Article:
When BC moved mountains

Oscar Dewing compares the Coquihalla's creation with Trans Mountain's slow crawl to completion. What changed?

Last month, the Canada Energy Regulator (CER) dealt another blow to the Trans Mountain expansion project with more pauses and delays.

These days, it seems like regulatory slowdowns have made Canada incapable of building major projects in timeframes feasible for private-sector investment.

How times have changed.           

At one point, British Columbia was the land of sky-high pines and equally towering ambitions. This notion was made clear to me when I stumbled across an old video production documenting BC’s Coquihalla Highway project.

The Coquihalla's creation was a symphony of audacity, grit, and determination; a testament to the 1980s, when BC meant business.

This marvel of engineering, completed in a seemingly impossible three-year timespan, exemplifies BC's once-sterling capacity for swift, decisive action in infrastructure development. Workers and machines laid 160,000 tonnes of concrete and strung 26,000 tonnes of steel across 543 kilometres of rugged terrain.

Environmental foresight wasn’t lost in the rush. The building of the Coquihalla highway involved award-winning efforts in safeguarding ecosystems. This environmental conservation was meticulously planned and executed with the guidance of specialists in environmental and fisheries sciences, all while sticking to the three-year timeline, a green venture ahead of its time.

As an undergraduate student, I see in the Coquihalla the tale of a Canada that once was – a strong and capable behemoth that could surmount topographical and logistical peaks without compromising our environmental values, all while keeping to schedule.

The project bound coastal communities to the province's interior resulting in economic activity and prospects for both regions that are greater than the sum of their respective parts.

Fast forward a few decades and this can-do spirit seems to have stalled. The Coquihalla and Trans Mountain share the DNA of ambition for economic prosperity, yet their fates are tellingly divergent.

TMX has fallen victim to changing federal realities, becoming the mirror image of the Coquihalla – entangled in complications, spiralling costs and red tape with a completion line that keeps receding.

Where once BC's ambition cut through mountains, now it seems we can't even cut through red tape. The delays and objections dogging Trans Mountain are symptomatic of a broader paralysis. How did we get to this point?

Prime Minister Trudeau flipping pancakes. An analogy for the federal government’s “pancaking” of regulations. Photo from Canadian Press.

There’s a simple answer: federal government intervention.

Since the 1980s, the federal government has altered its approach, adopting a paternalistic stance that tends to view provincial governments as lacking competence. This has led to the feds frequently stepping in with a 'we know best' attitude, often undermining clearly enumerated provincial rights.

The issue at hand is not regulation, but the "pancaking" of it — layer upon layer of regulatory measures that interfere with provincial processes and have repelled investment needed for sustained growth.

Moreover, the current federal evaluation and oversight lacks clear, pre-determined, and scientific-based criteria — creating an atmosphere of uncertainty, making delays all but inevitable, and creating an environment that few investors wish to brave.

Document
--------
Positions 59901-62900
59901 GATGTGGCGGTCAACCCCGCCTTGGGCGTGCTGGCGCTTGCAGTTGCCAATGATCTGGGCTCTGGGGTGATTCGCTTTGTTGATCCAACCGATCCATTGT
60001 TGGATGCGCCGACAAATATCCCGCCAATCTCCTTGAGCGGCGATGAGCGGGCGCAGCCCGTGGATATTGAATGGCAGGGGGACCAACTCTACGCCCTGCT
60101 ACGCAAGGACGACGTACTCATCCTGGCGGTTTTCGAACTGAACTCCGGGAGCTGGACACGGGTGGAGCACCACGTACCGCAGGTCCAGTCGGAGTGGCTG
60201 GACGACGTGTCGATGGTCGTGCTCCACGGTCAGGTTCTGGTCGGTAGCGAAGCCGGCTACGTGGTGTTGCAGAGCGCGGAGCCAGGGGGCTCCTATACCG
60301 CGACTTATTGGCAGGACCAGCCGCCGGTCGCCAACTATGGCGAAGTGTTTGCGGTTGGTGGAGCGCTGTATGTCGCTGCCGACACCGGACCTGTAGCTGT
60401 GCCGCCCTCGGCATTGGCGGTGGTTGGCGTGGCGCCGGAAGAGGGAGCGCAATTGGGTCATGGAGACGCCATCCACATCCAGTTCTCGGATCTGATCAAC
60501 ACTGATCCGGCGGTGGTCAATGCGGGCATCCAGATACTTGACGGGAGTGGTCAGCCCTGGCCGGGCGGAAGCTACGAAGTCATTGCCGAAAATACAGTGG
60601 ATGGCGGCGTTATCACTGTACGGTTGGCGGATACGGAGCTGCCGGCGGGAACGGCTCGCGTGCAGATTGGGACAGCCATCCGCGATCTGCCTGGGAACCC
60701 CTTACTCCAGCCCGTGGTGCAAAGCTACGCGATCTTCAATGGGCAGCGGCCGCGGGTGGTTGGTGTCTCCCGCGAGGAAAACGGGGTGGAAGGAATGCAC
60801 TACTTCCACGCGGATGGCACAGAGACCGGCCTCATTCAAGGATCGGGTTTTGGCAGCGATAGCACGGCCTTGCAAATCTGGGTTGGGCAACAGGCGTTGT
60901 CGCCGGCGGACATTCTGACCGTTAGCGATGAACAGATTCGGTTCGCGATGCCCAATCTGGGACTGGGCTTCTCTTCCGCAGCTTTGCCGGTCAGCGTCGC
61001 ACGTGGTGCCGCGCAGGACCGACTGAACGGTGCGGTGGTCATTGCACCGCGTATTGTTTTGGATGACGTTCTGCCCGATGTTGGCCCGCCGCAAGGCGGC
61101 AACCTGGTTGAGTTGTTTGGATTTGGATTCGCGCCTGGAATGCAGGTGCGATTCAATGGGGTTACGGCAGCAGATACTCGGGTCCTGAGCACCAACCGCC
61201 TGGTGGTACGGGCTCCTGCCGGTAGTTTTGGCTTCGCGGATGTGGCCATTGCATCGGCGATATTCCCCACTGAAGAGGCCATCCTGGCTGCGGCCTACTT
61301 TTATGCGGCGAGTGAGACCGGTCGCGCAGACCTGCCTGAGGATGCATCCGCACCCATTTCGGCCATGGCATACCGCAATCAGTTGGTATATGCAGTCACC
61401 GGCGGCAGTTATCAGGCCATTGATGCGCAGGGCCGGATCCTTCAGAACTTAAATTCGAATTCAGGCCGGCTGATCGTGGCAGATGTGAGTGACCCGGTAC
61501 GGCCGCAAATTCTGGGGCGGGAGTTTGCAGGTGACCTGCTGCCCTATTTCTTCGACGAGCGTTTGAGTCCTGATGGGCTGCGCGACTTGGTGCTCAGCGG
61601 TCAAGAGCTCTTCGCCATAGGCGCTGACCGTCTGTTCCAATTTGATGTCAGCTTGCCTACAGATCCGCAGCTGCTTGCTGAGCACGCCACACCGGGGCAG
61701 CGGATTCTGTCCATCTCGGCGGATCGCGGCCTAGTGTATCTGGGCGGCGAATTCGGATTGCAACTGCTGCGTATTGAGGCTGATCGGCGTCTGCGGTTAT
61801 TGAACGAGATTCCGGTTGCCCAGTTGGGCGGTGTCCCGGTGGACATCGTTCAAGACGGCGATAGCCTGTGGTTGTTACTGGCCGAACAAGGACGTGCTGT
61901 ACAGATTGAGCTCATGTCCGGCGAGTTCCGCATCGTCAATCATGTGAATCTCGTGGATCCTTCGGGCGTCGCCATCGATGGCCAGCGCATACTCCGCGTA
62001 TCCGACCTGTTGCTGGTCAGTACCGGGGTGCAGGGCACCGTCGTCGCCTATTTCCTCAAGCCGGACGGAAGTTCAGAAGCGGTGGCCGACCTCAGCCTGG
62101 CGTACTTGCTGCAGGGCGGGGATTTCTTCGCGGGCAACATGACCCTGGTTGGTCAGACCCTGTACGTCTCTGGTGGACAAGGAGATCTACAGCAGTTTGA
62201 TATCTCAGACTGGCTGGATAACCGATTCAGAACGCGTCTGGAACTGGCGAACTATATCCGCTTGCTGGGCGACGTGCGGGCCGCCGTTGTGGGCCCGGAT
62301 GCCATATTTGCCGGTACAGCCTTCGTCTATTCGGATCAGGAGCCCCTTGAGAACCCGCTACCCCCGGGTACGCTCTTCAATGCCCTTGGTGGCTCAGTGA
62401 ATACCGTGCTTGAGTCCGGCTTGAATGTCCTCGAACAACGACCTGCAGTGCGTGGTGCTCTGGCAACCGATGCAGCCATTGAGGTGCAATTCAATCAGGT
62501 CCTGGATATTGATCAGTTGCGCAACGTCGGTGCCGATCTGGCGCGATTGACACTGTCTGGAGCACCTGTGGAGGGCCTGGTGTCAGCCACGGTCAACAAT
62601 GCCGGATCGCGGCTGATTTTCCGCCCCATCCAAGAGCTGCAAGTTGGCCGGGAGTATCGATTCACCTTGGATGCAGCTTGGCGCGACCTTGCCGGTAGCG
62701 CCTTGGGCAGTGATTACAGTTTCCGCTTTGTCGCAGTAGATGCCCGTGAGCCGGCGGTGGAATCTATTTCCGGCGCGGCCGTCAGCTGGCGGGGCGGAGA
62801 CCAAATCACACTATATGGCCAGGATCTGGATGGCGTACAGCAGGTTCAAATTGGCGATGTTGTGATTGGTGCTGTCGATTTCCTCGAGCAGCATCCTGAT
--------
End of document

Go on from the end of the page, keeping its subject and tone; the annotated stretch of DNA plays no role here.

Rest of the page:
This is not to say that regulatory oversight is not needed. Indeed, there is value in ensuring robust environmental protections and balancing economic growth with conservation. However, provinces have proven that they are the better-placed regulator to deal with these processes both effectively and efficiently.

Projects such as the Coquihalla have demonstrated the value of local agencies within the review and oversight process. They understand the needs of local communities and ecological habitats, along with the nuances of regional natural resources and economies. This corporate knowledge allows for an efficient regulatory process that is tailored to the kinds of projects that occur there.

The Coquihalla project stands as a testament to a time when development and environmental stewardship were not seen as adversaries but as allies in progress. It challenges the modern narrative that robust environmental protections must invariably slow development to a crawl. Instead, it serves as a beacon, illuminating the possibility of achieving ambitious construction timelines while upholding environmental integrity—a feat that seems impossible in today's regulatory labyrinth.

The path forward is clear: by drawing on the lessons of the past and reinvigorating the regulatory process with clarity, scientific rigour, and local expertise, we can revitalize the Canadian infrastructure landscape.

While the Trans Mountain is nearing completion, Canada’s aging national energy infrastructure will require a lot more to be built. The current system cannot become the status quo. If national projects vital to kickstarting the economy and providing cleaner solutions are to succeed, we must start by rethinking the system and placing a bit more trust in the hands of more-than-capable provinces.

It’s time to allow provinces to take the lead in the oversight processes to the projects that resonate most with their unique industrial fabric, rather than being smothered by a one-size-fits-all federal blanket.

It’s time to build.

Oscar Dewing is a Policy Intern at Resource Works, currently studying Public Policy and Economics at St. Francis Xavier University.

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